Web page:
- Quick start
- Pre-Install Best Practice (PBP)
- Rockstor’s “Built on openSUSE” installer
Quick evaluation using a virtual environment¶
Rockstor can also be evaluated quickly using a virtual machine, see our Rockstor in Virtual Machine Manager guide.
There is nothing about Rockstor that requires special hardware. It’s Linux, and specifically Rockstor 4 is “Built on openSUSE” while v3 used CentOS, so it can be installed on a wide range of commodity hardware, with 4 gaining ARM64 compatibility. See Minimum system requirements for basic requirements.
Over time, the Rockstor developers and community at large share hardware specs that are known to work with Rockstor. Below is a list of these recommendations. Please note, however, that the following examples are to be taken as illustrations of possible builds at the time of writing and will likely be rapidly outpaced by the rapidly evolving hardware market. We always recommend visiting our Forum for user stories, example builds, and request advice on hardware choice or recommendations.
Complete Builds for Home and small organizations¶
You can find user stories and example builds on our Forum, but some excerpts are listed below:
A build used by Rockstor developers and at least some known community members uses ASRock C2550D4I with this memory. The motherboard provides 12 SATA ports, so this is a recommended tower case to hold up to 12 hard drives.
Yet another recommendation used by some community members is HP Proliant Microserver Gen8.
Raspberry Pi4 and RPi 400 have also both been reported as working as intended via our newer Rockstor 4 “Built on openSUSE” variant. N.B. RPi 400 requires at least a 15.3 profile for the internal keyboard to work.
Rockstor is under continuous development and we generally release updates in small batches. These updates are easy to install and distributed in two distinct update channels described in our Software update section. On rare occasions, we roll-out major releases that require a complete re-install; see: Migrating from Legacy V3 to V4 “Built on openSUSE” as an example.
Non re-install Rockstor updates can be installed in two ways:
Install updates from the Web-UI¶
Rockstor distinguishes between two types of software updates:
updates of the Rockstor package itself
updates to the base OS (system updates)
The presence of both these updates is signaled on the Rockstor Web-UI, in the top-right corner:
As you can see in the screenshot above, we have:
an upward facing arrow next to the Rockstor version number: this indicates an update to the Rockstor package itself is available.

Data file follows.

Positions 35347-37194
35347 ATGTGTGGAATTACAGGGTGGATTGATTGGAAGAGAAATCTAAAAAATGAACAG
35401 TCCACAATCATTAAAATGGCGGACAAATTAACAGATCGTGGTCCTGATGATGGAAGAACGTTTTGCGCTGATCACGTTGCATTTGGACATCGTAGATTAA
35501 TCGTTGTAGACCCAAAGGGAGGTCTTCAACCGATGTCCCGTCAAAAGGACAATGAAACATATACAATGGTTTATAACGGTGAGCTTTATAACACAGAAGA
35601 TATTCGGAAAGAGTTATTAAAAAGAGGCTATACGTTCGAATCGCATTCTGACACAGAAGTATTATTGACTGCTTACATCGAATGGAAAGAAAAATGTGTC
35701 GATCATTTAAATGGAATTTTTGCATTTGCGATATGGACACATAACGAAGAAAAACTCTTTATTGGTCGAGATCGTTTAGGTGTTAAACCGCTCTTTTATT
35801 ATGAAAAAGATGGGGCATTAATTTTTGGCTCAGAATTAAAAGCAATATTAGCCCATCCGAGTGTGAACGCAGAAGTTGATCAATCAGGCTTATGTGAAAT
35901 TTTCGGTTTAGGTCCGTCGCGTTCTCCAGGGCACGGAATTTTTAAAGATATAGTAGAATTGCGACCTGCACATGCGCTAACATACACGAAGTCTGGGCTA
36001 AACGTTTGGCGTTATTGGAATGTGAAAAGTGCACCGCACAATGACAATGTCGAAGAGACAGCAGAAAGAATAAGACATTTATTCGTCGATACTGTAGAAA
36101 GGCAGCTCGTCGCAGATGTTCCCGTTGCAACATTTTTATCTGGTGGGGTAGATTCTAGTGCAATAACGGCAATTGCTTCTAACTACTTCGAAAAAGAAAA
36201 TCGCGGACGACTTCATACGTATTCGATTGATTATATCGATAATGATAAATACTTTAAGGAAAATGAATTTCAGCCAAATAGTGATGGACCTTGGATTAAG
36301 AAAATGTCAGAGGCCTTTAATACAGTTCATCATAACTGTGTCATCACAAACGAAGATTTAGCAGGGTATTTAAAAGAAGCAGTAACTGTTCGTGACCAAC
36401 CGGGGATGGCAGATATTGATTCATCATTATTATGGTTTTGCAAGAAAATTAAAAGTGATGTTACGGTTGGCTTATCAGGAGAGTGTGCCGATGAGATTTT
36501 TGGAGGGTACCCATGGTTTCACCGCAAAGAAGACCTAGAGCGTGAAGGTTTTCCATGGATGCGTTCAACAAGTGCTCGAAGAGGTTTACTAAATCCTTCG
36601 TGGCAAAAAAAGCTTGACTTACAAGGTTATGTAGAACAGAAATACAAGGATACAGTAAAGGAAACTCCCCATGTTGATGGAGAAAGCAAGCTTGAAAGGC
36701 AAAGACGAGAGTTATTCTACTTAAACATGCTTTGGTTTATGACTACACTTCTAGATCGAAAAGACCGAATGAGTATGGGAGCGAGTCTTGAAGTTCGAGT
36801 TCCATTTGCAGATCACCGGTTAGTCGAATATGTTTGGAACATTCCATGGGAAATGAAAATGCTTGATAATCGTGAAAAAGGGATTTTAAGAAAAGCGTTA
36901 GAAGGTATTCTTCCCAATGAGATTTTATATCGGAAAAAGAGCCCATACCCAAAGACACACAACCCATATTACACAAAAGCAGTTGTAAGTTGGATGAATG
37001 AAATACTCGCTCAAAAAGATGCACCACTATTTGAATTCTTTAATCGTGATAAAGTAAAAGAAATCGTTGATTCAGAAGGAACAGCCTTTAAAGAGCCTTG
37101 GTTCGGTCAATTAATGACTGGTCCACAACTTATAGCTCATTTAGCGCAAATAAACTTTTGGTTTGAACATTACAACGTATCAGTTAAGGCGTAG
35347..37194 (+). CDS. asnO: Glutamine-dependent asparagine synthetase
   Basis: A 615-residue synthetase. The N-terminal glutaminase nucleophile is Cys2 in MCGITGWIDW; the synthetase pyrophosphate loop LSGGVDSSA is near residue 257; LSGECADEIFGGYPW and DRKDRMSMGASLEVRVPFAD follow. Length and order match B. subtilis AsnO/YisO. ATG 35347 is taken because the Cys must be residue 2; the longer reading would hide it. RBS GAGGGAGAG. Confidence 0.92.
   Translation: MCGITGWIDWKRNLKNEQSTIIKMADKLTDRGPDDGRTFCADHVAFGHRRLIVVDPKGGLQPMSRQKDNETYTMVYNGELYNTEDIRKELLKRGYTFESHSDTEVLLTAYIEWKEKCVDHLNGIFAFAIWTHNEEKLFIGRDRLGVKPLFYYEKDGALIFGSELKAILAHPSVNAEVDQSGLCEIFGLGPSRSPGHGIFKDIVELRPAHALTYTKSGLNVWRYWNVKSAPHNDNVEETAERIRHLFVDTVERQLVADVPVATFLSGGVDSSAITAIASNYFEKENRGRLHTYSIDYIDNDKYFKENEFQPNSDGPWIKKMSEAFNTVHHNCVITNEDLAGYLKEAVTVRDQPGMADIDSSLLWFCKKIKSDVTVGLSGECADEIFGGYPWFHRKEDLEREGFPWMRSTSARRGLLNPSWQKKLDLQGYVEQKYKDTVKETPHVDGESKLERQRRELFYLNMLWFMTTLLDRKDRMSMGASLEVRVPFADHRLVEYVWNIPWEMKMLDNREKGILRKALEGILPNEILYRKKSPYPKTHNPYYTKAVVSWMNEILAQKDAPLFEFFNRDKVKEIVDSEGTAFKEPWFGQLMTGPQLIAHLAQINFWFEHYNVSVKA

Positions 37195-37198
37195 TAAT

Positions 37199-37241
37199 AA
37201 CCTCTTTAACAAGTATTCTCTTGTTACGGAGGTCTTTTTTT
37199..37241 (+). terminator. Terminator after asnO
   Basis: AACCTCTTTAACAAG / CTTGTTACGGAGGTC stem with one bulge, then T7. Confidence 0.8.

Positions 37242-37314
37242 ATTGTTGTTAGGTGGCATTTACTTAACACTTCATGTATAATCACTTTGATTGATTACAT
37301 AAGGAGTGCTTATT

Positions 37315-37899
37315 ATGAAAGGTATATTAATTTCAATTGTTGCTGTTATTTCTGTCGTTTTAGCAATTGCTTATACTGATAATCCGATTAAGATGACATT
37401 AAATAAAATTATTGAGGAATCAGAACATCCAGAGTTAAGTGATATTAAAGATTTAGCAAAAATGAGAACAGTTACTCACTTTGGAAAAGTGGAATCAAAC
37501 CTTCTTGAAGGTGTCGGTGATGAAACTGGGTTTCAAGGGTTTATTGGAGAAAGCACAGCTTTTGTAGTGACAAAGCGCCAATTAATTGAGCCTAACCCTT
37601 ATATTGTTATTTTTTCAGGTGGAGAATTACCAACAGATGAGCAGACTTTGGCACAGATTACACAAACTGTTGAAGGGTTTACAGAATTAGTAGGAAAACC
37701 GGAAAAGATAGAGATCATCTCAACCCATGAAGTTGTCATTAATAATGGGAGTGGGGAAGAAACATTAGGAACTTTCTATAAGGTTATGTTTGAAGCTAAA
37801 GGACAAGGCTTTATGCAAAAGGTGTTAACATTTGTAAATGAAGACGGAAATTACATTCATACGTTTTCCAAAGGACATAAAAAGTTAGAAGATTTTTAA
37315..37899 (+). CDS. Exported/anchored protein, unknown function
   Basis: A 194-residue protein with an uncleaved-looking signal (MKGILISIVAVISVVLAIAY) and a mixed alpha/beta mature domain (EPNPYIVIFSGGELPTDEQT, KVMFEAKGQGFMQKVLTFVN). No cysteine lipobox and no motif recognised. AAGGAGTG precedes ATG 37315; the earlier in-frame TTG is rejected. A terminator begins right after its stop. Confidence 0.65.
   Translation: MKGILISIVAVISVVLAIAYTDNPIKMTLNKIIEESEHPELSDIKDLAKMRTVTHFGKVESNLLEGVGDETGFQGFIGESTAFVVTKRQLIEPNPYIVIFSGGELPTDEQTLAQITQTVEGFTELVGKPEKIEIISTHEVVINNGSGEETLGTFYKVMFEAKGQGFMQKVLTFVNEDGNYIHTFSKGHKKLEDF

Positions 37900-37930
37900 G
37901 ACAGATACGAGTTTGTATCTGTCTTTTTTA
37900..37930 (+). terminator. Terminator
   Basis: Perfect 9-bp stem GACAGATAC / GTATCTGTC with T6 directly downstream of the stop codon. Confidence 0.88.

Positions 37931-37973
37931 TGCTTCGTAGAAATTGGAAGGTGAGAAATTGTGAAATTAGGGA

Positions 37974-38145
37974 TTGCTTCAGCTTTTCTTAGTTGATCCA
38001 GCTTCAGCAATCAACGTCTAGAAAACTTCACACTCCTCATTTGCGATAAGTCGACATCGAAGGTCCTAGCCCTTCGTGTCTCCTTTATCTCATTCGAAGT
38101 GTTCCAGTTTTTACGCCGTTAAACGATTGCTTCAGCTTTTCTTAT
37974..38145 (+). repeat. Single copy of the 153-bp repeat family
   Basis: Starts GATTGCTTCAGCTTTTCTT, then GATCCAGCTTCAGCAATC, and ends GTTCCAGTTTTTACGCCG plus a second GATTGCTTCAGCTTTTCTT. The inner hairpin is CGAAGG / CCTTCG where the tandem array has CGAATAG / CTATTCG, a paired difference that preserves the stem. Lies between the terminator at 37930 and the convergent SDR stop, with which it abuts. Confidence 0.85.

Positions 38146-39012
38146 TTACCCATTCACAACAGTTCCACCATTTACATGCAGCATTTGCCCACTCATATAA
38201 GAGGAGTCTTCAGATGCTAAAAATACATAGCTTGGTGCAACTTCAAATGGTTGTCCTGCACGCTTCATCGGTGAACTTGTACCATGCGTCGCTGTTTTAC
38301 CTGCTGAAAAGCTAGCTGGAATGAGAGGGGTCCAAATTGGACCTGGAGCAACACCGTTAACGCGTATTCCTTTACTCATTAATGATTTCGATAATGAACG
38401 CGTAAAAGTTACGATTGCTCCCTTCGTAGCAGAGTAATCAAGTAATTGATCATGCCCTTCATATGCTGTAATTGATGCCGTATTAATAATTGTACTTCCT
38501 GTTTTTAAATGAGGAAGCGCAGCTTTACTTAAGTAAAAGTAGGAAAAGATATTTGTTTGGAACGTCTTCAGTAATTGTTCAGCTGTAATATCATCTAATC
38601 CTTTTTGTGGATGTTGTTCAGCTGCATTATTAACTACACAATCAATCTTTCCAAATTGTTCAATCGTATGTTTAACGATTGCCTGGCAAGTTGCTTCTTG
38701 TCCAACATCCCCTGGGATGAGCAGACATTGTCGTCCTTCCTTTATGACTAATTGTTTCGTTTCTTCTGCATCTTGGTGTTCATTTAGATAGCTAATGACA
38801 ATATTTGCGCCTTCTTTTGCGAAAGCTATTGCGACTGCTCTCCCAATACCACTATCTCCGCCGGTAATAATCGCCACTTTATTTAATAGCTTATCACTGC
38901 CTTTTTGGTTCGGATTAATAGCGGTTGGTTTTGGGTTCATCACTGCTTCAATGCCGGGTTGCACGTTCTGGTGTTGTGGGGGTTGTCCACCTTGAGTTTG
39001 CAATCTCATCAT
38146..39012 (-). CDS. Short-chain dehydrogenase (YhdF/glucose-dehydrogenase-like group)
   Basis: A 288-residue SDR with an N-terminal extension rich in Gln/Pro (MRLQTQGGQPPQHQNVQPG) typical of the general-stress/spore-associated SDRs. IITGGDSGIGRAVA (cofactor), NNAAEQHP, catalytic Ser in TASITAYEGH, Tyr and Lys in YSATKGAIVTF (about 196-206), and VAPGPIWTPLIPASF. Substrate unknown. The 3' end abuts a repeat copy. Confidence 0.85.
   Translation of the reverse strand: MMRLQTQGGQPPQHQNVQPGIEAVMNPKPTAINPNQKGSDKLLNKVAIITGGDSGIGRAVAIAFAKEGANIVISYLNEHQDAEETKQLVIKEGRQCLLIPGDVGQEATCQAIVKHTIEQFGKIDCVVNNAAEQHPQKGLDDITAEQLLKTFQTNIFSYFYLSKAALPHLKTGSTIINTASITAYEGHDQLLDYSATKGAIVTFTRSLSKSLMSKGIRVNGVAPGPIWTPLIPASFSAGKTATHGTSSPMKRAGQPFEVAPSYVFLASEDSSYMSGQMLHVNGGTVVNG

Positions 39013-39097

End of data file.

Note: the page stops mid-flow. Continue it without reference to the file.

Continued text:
a flashing WiFi-like icon: this indicates updates for the base OS are available.
To update, simply click on either one of these icons to see details about the update(s) and proceed with their installation.
While an update to the Rocsktor package itself will also be listed among system updates, only clicking the upward facing arrow next to Rockstor’s version will actually update the Rockstor package.
This allows you to choose to only update what you want:
all system updates bar the Rockstor package: WiFi-like icon
only the Rockstor package: upward facing arrow next to Rockstor’s version
Install updates from the command line¶
Alternatively, for advanced users only, one can update from the Command Line Interface (CLI). In Rockstor 4 “Built on openSUSE”, the procedure is as follows:
To update the Rockstor package only:
[root@localhost ~]# zypper update rockstor
To update the entire Rockstor 4 system including all upstream updates (note that our shell login message has a reminder of these commands):
[root@localhost ~]# zypper refresh [root@localhost ~]# zypper up --no-recommends
Similarly, in our legacy Rockstor 3 version, run
yum update rockstor or
yum update to update the Rockstor package itself or the entire system,
On both OS bases a reboot is recommended, but only after the update has completed. This can take some time, depending on how many updates have to be downloaded and established.
If an update is disruptive, the update process prompts for user action and provides the necessary information to choose to update or not. You can safely decide not to update if that makes sense for your environment.